United States District Court, D. Maryland
CATHERINE C. BLAKE UNITED STATES DISTRICT JUDGE
Goldsberry, who has been charged with unlawful possession of
a firearm, possession with intent to distribute narcotics,
and possession of a firearm in furtherance of a drug
trafficking crime, has filed a motion to suppress the
evidence obtained during the search of 9740 Covered Wagon
Drive, Apt. B., in Laurel, Maryland, on September 20, 2016.
The search was authorized by a warrant signed by a Howard
County District Judge on September 19, 2016. Oral argument
was heard on October 12, 2017. For the reasons stated below,
the motion will be denied.
first asserts that the affidavit in support of the search
warrant does not set forth probable cause to believe that
evidence of a narcotics offense would be found in Apt. B. He
argues in the alternative that he is entitled to a hearing
under Franks v. Delaware, 438 U.S. 154 (1978). These
issues will be addressed in turn.
the affidavit describes two controlled purchases of crack
cocaine between a confidential informant (“CI”)
and Goldsberry. It can be inferred from the affidavit that
the first occurred in August 2016 and the second in September
2016. On both occasions, Goldsberry drove to the
meeting location in a Nissan Altima registered to Donita
Hairston at the address of 9740 Covered Wagon Drive, Apt. B.
Goldsberry was seen exiting that apartment prior to the
second controlled purchase. The affidavit also states that
Goldsberry had been seen exiting that apartment during
surveillance in the month of September, and that he had been
seen operating the Nissan Altima on numerous occasions. The
affiant, a Howard County Detective, also referred to his
knowledge that drug distributors often store quantities of
controlled dangerous substances, and firearms or other
weapons, in their residences. He noted that Goldsberry had
several prior convictions, including two for possession with
intent to distribute drugs.
argues that the information in the affidavit is not enough to
establish a nexus between the drug sales and the apartment.
Yet, the facts in this affidavit are very similar to those in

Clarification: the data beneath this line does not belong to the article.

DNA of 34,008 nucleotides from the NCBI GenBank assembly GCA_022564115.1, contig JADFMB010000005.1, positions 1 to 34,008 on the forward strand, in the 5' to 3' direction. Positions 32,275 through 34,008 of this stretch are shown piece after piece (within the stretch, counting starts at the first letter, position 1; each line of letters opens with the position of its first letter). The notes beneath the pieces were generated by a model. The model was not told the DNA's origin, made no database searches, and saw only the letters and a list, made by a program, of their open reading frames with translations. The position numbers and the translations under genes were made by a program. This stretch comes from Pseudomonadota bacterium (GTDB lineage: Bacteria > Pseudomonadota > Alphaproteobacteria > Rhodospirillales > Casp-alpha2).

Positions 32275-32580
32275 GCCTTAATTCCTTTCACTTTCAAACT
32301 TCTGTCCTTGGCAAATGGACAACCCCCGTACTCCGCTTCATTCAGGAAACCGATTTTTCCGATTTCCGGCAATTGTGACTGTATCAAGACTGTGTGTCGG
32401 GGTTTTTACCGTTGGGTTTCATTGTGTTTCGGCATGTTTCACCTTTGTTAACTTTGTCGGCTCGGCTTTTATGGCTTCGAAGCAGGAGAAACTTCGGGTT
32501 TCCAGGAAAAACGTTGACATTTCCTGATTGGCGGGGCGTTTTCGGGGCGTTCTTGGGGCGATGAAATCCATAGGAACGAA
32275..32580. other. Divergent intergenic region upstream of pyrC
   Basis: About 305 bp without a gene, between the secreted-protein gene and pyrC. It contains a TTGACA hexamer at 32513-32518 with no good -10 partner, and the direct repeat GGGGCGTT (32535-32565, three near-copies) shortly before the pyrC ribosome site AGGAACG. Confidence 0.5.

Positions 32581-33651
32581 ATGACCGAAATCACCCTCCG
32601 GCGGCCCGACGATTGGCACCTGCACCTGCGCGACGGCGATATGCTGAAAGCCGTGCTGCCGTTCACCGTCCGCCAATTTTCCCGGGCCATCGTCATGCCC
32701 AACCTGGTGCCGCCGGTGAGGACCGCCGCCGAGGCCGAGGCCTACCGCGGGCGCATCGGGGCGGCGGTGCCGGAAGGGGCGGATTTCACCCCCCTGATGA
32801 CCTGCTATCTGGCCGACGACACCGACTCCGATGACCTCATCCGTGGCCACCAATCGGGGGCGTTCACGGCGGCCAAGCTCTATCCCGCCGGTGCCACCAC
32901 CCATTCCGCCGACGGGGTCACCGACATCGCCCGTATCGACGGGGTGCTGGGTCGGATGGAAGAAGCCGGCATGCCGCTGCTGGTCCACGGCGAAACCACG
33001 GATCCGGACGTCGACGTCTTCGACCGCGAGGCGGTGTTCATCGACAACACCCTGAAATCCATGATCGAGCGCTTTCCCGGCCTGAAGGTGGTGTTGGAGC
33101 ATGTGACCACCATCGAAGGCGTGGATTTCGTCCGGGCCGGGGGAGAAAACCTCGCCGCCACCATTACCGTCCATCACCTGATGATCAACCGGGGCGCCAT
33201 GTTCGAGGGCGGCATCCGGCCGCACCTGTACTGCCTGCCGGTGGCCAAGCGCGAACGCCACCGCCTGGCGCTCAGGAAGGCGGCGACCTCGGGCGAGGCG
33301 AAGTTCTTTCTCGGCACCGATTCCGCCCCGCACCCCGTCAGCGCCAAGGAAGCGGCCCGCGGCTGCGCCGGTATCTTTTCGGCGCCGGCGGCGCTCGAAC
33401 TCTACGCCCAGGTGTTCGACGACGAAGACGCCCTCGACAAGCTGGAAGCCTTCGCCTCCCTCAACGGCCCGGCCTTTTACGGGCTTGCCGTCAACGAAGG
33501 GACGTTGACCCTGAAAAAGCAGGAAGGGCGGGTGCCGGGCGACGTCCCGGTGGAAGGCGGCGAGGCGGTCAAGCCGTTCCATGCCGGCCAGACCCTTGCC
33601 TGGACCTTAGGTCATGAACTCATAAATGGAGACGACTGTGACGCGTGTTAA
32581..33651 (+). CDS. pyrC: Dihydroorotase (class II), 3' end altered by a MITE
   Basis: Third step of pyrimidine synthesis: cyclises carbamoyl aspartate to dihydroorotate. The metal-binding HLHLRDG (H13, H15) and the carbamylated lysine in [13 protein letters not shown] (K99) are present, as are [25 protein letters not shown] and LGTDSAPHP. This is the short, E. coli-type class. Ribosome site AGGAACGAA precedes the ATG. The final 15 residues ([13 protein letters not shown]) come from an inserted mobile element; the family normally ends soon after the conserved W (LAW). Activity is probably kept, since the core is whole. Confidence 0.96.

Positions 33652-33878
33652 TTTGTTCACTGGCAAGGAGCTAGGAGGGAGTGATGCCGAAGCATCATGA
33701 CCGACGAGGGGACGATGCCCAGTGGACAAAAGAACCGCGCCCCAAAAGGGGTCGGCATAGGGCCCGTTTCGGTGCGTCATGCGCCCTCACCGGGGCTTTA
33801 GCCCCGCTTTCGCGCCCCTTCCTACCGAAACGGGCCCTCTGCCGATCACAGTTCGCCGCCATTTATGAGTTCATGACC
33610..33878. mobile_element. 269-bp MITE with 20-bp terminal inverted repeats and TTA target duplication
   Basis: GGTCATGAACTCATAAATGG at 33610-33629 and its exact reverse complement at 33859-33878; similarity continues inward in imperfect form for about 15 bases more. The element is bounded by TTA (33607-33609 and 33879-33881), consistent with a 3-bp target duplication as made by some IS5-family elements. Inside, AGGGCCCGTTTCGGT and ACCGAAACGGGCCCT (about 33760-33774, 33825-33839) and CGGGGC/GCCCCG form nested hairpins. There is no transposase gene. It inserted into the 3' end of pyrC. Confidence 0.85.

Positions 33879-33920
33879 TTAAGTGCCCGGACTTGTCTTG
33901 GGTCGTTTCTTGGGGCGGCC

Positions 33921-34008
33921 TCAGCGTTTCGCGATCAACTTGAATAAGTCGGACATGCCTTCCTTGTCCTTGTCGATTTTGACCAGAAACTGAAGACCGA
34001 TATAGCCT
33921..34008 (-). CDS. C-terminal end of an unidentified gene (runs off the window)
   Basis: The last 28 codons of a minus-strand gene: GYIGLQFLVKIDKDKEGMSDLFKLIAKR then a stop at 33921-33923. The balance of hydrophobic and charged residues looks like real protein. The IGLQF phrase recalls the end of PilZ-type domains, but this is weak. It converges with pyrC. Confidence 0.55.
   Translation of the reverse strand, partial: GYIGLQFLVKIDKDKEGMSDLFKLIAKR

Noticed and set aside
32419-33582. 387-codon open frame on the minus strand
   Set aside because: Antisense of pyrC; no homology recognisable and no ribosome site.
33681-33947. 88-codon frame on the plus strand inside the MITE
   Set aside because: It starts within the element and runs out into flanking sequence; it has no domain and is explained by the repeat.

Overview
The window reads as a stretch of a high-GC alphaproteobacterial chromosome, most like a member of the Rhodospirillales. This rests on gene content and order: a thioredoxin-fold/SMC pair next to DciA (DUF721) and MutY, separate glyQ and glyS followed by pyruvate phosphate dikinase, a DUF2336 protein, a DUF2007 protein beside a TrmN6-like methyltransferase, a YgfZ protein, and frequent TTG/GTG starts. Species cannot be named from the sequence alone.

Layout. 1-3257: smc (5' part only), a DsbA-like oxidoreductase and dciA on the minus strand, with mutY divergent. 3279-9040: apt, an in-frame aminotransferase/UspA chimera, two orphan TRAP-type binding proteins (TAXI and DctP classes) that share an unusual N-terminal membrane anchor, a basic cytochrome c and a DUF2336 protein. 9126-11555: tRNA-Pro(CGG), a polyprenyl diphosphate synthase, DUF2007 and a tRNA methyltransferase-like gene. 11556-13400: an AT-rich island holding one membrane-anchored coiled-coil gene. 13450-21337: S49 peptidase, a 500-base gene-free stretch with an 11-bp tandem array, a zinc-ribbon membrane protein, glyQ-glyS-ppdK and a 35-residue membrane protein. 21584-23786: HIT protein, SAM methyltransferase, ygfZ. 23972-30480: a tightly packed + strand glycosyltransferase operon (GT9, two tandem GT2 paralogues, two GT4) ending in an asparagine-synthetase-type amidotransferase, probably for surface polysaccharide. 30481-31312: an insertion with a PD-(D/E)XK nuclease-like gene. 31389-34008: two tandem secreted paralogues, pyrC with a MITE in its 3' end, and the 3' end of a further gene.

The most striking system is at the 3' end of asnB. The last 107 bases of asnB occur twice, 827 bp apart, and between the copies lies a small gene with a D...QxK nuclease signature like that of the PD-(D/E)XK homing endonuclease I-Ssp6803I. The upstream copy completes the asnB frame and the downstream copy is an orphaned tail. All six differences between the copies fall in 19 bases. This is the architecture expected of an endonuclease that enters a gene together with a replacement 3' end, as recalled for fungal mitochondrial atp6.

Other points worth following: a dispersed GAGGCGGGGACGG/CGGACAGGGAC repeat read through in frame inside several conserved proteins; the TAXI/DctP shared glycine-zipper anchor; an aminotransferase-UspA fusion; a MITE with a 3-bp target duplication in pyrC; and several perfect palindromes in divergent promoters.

United States v. McNeal, 818 F.3d 141, 150-51 (4th
Cir. 2016). There is undisputed evidence of two direct sales
of crack cocaine from Goldsberry to the CI. In both
instances, he was driving a car registered to the Apt. B
address, surveillance on at least one occasion had placed him
at that address, and he was seen leaving that address
“prior to” the second controlled buy. Goldsberry
correctly notes that the affidavit does not state that Apt. B
was Goldsberry's residence, nor the time interval between
his leaving Apt. B and arriving at the controlled buy
location, and apparently he was not followed from Apt. B to
the location of the drug sale. At worst, however, this
affidavit would be sufficient to justify application of the
good faith exception set forth in United States v.
Leon, 468 U.S. 897, 923 (1984). The affidavit is not, as
Goldsberry argues, either “barebones” or
“so lacking in indicia of probable cause as to
render official belief in its existence entirely
unreasonable.” Id.; See, e.g.,
U.S. v. Williams, 548 F.3d 311, 319 (4th Cir. 2008);
U.S. v. Grossman, 400 F.3d 212, 217-18 (4th Cir.
2005); U.S. v. DeQuasie, 373 F.3d 509, 526 (4th Cir.
alternative, Goldsberry argues that the affidavit (1)
contains false and reckless assertions and omissions that are
(2) necessary to the finding of probable cause and therefore
a Franks hearing is warranted. The burden is on the
defendant to make “a substantial preliminary
showing” that both those prongs are satisfied. U.S.
v. Colkley, 899 F.2d 297, 300 (4th Cir. 1990). He has
failed to carry that burden.
the defendant claims that he did not drive the Nissan Altima
to the first transaction of August 12, 2016. His affidavit,
however, is far from conclusive on that point, and in any
event the other car he says he would have been driving, a
1993 Lexus, also was registered to Donita Hairston at the
Covered Wagon Drive address.
the defendant relies on MVA and other records that identify
an address of 9640 Homestead Court, Apt. M, for Goldsberry.
But the fact of another residence address for Goldsberry does
not negate his connection to Apt. B; a person may well have
connections to more than one residence and a residence may be
“temporary, ” but still connected to drug dealing
activities. See Williams, 548 F.3d at 319;
Grossman, 400 F.3d at 217-18.
officers on surveillance could have readily inferred from
observing the staircase that Goldsberry exited Apt. B, even
if they did not see the door itself open or close.
Goldsberry has failed to show he is entitled to a
Franks hearing, and because the warrant otherwise
contains probable cause or at least is entitled to the
Leon good faith exception, the defendant's
motion to suppress will be denied.
 It was proffered in the defense motion
that the first purchase was on August 12, 2016, and the
second on September 13, 2016.
 Given Goldsberry's acknowledgement
in his affidavit that Donita Hairston is the “mother of
his daughter, ” his connection to the ...